Purim, Judaism's strangest holiday (which this year falls on March 20), is prescribed by what may be the strangest book in the Hebrew Bible, the scroll (m'gilah) of Esther. Two public readings of the book, one at night and the other in the morning, tell a story of Persian palace intrigue in the fifth century B.C.E., a recitation accompanied by the holiday's decidedly unspiritual noisemaking, tippling, and masquerade.
Esther differs markedly from the rest of the Bible in that neither God nor a prophet speaking in His name saves the Jewish people. Rather, the genocidal plans of King Ahasueras's evil counselor Haman are foiled by the feminine wiles of the Jewish Queen Esther, the wisdom and sterling character of her uncle Mordecai, and a series of highly improbable coincidences. Not only is God absent from the book, but so is any mention of the land of Israel, the Jerusalem Temple, prayer, or other clearly Jewish religious practice.
How such a naturalistic depiction of deliverance made it into the Bible remains a puzzle, and the fact that Esther is the one biblical book absent from the Dead Sea Scrolls suggests that not all Jews in late antiquity thought it belonged there. Once it did get in, the rabbis employed midrash, their peculiarly ingenious exegetical method, to find God at each of the story's turning points and to square the behavior of the Jewish characters—even Esther's intermarriage to a Persian king—with normative Jewish law.
As for academic scholarship, the recent trend is to pronounce the narrative empty of the slightest shred of historical truth. Most researchers consign the scroll to the genres of satire and farce; the anthropologically-minded among them categorize the holiday of Purim as a Jewish version of carnival, the end-of-winter feast, à la Mardi Gras, when conventional restrictions on behavior are loosened and anything goes. Not to be outdone, many feminist critics have weighed in to condemn Esther's stereotypically seductive manipulation of men, and blame her for leading generations of little Jewish girls to dress up like her on Purim and act like her when they are grown.
Now an impressive reading of the m'gilah with fresh eyes, free of midrash on the one hand and of scholarly/trendy categories on the other, has come from David Fohrman, a modern-Orthodox rabbi. Proprietor of a user-friendly website, Fohrman is a sought-after lecturer whose extensive Jewish knowledge is capped by rabbinic training and a Johns Hopkins-honed mastery of textual close reading. His combination of skills is deployed to good effect in The Queen You Thought You Knew.
Uninterested in the origins of the text or in theories of composition, but unwilling to dismiss it as farce, Fohrman takes the Scroll of Esther as it is, a work with its own literary integrity. He then proceeds to ask difficult questions. Why, for instance, doesn't King Ahasueras show the least bit of curiosity about the ethnic origin of Esther, his new queen? Why, after the execution of Haman in chapter seven and the subsiding of the threat of anti-Jewish genocide, does the story continue for three more chapters, replete with killings by the Jews of more and more of their enemies—a display of apparent bloodlust that has furnished grist for the mills of anti-Semites at least as far back as Martin Luther? Why is so much detail lavished on the hangings of Haman and his seven sons, and then to the spectacle of Mordecai's public appearance in noble garb?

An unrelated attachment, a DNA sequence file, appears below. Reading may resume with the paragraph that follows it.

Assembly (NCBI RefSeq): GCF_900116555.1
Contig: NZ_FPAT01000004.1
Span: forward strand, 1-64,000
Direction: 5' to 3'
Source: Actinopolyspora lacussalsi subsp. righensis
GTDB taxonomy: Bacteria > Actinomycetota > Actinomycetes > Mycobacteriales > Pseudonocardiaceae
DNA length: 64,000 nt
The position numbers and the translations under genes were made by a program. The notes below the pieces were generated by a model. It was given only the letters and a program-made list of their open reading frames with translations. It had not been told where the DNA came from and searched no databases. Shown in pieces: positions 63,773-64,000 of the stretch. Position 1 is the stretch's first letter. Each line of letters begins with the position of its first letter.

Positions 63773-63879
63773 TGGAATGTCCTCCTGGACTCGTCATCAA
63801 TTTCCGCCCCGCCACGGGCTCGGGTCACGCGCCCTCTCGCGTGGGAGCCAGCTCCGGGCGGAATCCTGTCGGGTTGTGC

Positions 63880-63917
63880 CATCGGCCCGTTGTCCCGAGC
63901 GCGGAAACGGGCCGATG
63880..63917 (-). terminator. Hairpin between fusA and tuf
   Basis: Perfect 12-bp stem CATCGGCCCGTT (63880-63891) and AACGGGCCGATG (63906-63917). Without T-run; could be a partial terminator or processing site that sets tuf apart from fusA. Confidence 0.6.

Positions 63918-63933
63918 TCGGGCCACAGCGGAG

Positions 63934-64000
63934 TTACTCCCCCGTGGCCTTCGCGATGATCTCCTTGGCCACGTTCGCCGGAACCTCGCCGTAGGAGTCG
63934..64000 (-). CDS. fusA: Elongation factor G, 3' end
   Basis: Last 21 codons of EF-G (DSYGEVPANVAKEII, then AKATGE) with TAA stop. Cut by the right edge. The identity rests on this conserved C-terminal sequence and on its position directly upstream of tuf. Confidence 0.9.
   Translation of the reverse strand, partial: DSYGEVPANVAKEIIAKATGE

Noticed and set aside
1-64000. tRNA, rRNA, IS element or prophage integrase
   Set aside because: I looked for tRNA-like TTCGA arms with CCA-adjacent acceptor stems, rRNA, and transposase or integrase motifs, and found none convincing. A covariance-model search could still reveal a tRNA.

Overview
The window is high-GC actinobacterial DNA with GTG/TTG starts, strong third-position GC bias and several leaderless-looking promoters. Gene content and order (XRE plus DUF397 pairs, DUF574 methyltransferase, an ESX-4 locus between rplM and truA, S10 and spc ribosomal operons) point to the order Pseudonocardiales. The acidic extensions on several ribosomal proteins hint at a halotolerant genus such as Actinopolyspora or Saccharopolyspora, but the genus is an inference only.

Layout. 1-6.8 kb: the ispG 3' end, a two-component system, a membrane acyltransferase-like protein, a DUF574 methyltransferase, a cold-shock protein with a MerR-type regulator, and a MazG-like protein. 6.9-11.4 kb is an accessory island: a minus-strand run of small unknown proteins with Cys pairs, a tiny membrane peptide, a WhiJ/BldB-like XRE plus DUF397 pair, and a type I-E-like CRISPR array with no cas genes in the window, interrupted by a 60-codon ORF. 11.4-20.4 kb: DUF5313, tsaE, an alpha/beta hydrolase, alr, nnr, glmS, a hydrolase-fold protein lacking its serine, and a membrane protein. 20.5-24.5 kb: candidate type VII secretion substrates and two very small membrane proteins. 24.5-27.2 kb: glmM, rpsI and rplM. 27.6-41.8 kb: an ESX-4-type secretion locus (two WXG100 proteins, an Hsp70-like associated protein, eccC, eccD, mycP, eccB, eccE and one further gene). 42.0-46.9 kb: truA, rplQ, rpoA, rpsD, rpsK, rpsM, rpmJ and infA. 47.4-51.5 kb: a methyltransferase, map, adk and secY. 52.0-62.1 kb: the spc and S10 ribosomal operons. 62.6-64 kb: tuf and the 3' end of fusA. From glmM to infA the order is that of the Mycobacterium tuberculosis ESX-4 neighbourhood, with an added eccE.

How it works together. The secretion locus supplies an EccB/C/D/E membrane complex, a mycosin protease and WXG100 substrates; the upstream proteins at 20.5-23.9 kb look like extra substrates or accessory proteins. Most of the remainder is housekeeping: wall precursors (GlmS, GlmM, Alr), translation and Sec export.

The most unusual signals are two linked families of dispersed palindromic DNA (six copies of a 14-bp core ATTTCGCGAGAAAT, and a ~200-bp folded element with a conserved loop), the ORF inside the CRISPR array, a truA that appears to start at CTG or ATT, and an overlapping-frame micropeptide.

Fohrman finds answers in the text itself—and the proof of their plausibility, at least for this reader, lies in how obvious they seem once he explains them. Thus: the king of a recently unified empire would naturally prefer a consort not identified with any one of its 127 states; the Jews needed three more chapters to repel their enemies because even after the execution of Haman, Ahasueras had declined to annul Haman's decree but only allowed the Jews to defend themselves; the public hangings and Mordecai's carefully staged moment of glory were elements in a public-relations campaign to create the impression that the central government actively favored the Jews, and thereby to convince minor officials throughout the empire to line up on their side.
Fohrman's focus on the text has yet another dimension. He finds in it a number of key phrases that appear in earlier books of the Bible, notably Genesis and Numbers. Their deployment by the author of Esther, he argues, is not accidental. These echoing passages help Fohrman solve some knotty problems, including why the holiday came to be named not for the final Jewish victory but for the pur, the lot cast by Haman to decide the day on which the Jews would die.
Taken together, the network of intra-biblical allusions suggests to Fohrman a new understanding of the purpose of the scroll as a whole. Its "narrative arc," he concludes, "is more expansive than we thought." In a book placed toward the end of the scriptural canon, Esther and Mordecai "redeem . . . a moment from the dawn of biblical history."
The Queen You Thought You Knew is hardly flawless. While Fohrman's readings are generally convincing, he sometimes carries his points too far, twisting the text to confirm insights that are suggestive but not quite proved. More annoying is the writing, a folksy and humorous conversational style that, although it clearly contributes to his popularity as a lecturer, does not transfer well to the printed page where it can come across as cloying and even juvenile.
Nevertheless, anyone seeking a sophisticated and convincing interpretation of Esther that arises out of the Bible itself, devoid of midrashic or academic distraction, will find it here.
Lawrence Grossman is the editor of the American Jewish Year Book.
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